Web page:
The Ting-Lings
The Ting-Lings

Charles W. Saalburg was a 19th-century American cartoonist, best remembered for his newspaper comic 'The Ting-Lings' (1894-1897). Together with Richard F. Outcault he is often credited for being the earliest American comics artist. Some even argue that he preceeds Outcault and that the latter borrowed much from his graphic style. Other historians contest this claim and feel that 'The Ting-Lings' was mostly a one-panel cartoon feature, with occasional comic strip-like sequential narratives, while 'The Yellow Kid' fits our modern-day definition of a comic strip much better. Whatever the case, Saalburg still played an important role in the history of 'The Yellow Kid', for it was he who first colored the character's gown yellow!

Charles William Saalburg was born in 1865 in San Francisco. His father was the editor of the San Francisco Weekly Times, while his mother was a housekeeper of Prussian-Jewish descent. As a child he already enjoyed caricaturing teachers on the blackboard. After completing the fourth grade he left school at age ten. He decided to become a lithographer and colourized maps in this function. After moving to New York City he became a lithographic colour assistant for companies like Sackett, Julius Bien & Co and Wilhelms and Betzig. He eventually returned to his birth city. In 1889 Saalburg joined his fathers' lithograph and print shop Rosenthal-Saalburg Company in Ellis Street, San Francisco. He was furthermore editor of the Jewish Times and Observer. The family published a Jewish calendar under their own name in which Saalburg published his first illustrations.

Cover for The Wasp by Charles Saalburg

Between 1889 and 1892 Saalburg published many early cartoons in the local weekly magazine The Wasp. The Wasp was renowned at the time for featuring colour cartoons when most other magazines still published in black and white. Among his colleagues at the time were cartoonists like George Frederick Keller, Henry Barkhaus, Solly H. Walter and Henry Nappenbach. He mostly illustrated the theatre world and people in the lecture circuit. By 1890 he was put in charge of The Wasp's art department, but left two years later over their "indecent cartoons which offended my taste." Saalburg became a political cartoonist for William Randolph Hearst's San Francisco Examiner instead. By 1893 he and fellow cartoonist W.W. Denslow left Hearst and settled down in Chicago, Illinois. It was here that both men got employed as cartoonists for the local newspaper The Inter Ocean. Saalburg became chief editor of their colour supplement, The Inter Ocean Jr., making him the first cartoonist to publish a colour cartoon in a newspaper.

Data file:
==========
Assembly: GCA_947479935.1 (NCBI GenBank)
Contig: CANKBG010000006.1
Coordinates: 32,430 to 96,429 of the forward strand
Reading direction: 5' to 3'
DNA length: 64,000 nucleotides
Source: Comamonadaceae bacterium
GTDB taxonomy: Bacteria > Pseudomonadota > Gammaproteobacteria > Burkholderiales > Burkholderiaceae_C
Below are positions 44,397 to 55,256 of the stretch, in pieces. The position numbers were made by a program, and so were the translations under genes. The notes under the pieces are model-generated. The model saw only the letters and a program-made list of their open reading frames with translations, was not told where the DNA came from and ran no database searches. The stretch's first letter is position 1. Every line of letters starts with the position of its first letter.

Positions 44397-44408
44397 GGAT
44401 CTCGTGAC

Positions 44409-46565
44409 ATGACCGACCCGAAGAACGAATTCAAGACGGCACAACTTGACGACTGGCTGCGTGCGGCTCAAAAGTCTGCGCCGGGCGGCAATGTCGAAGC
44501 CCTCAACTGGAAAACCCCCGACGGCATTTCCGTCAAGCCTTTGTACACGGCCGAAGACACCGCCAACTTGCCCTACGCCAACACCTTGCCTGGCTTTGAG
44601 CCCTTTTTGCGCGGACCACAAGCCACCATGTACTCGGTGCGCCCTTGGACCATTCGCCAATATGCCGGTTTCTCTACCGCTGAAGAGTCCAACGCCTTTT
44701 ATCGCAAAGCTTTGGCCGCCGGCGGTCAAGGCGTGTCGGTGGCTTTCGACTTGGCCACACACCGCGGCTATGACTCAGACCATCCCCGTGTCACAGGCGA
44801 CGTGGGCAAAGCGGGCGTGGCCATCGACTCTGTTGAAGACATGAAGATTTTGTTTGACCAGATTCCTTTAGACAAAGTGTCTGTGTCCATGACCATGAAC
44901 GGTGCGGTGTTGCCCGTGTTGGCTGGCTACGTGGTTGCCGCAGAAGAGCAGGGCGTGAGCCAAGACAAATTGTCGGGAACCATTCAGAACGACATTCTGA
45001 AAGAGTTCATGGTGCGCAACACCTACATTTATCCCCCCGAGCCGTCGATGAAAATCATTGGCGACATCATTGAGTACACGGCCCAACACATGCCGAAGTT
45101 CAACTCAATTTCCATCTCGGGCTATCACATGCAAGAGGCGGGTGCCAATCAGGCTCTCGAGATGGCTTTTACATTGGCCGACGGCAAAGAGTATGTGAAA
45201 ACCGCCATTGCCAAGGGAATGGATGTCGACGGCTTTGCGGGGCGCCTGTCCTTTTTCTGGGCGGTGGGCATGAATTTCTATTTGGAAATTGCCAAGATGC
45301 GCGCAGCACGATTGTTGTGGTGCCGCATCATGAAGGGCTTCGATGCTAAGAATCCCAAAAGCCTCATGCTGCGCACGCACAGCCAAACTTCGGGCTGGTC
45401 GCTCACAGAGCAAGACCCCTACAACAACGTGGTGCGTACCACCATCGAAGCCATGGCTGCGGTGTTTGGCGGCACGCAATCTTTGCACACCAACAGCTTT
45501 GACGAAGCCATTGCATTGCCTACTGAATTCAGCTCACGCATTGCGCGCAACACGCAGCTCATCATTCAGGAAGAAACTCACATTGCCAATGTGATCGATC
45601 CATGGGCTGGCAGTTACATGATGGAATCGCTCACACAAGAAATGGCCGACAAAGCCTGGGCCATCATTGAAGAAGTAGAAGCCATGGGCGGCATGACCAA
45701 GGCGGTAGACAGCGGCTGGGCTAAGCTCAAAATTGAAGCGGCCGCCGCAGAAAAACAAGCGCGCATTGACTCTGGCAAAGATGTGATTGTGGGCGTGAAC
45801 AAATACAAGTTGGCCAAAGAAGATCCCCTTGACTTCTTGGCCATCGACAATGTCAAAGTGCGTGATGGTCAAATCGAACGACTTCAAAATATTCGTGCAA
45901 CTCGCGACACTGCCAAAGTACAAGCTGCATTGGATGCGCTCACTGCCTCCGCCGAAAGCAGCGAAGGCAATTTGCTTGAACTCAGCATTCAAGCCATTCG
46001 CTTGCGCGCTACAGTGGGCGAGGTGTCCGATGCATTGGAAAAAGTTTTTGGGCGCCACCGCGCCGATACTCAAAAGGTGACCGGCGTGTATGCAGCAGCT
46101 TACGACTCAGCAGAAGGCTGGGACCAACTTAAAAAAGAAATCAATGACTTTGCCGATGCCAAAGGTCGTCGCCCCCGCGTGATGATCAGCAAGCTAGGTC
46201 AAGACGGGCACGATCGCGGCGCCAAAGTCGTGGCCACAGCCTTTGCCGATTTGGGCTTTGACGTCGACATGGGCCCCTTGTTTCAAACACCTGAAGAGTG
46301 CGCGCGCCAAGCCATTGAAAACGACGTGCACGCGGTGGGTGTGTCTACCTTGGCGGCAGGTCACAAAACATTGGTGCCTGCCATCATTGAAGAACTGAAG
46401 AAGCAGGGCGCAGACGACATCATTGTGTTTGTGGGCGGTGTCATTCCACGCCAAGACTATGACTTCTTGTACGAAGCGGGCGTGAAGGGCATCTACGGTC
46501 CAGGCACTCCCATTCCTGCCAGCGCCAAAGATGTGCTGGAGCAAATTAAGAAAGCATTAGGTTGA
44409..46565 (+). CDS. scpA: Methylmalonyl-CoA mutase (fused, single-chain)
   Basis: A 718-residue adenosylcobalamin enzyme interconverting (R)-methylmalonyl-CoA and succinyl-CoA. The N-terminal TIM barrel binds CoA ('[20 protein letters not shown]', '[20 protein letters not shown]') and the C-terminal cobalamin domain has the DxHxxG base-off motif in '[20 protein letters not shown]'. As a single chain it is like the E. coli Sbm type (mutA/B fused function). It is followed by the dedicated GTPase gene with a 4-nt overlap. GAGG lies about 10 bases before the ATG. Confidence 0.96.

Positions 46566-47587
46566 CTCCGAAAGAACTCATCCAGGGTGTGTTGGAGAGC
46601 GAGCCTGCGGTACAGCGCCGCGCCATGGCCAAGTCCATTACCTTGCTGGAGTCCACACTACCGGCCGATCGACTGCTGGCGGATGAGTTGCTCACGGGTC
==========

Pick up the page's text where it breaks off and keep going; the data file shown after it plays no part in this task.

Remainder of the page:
The Ting-Lings from the cover of the Inter Ocean Jr. (19 July 1894)

In early 1894 Saalburg created an unauthorized spin-off of Palmer Cox' popular comic strip 'The Brownies'. Naturally he was soon forced to give it up, but his replacement comic still betrayed Cox' influence. Just like 'The Brownies', Saalburg's comic strip 'The Ting-Lings' (1894, 1896-1897) also featured cute little men. Though in his case they weren't gnomes, but stereotypically portrayed Chinese people. The first episode was published on 29 April 1894 in The Ocean Illustrated Supplement and it initially ran until 8 July of that same year. The series was revived for the farmers' magazine Comfort in 1896-1897 and was also published outside the US in the British magazine Home Chat and in book format by the London publisher Dean & Son. Saalburg contributed puzzles to the London magazine Pearson's as well. While 'The Ting-Lings' has faded into obscurity today and is quite racially offensive to modern audiences it is still historically important as one of the earliest U.S. newspaper comics. Most of the time 'The Ting-Lings' was a one-panel cartoon, but occasionally it made use of sequential drawings too. The comic strip is furthermore one of the earliest to have recurring title characters. By being published daily it also distinguished itself from comics which only appeared once a month or a week.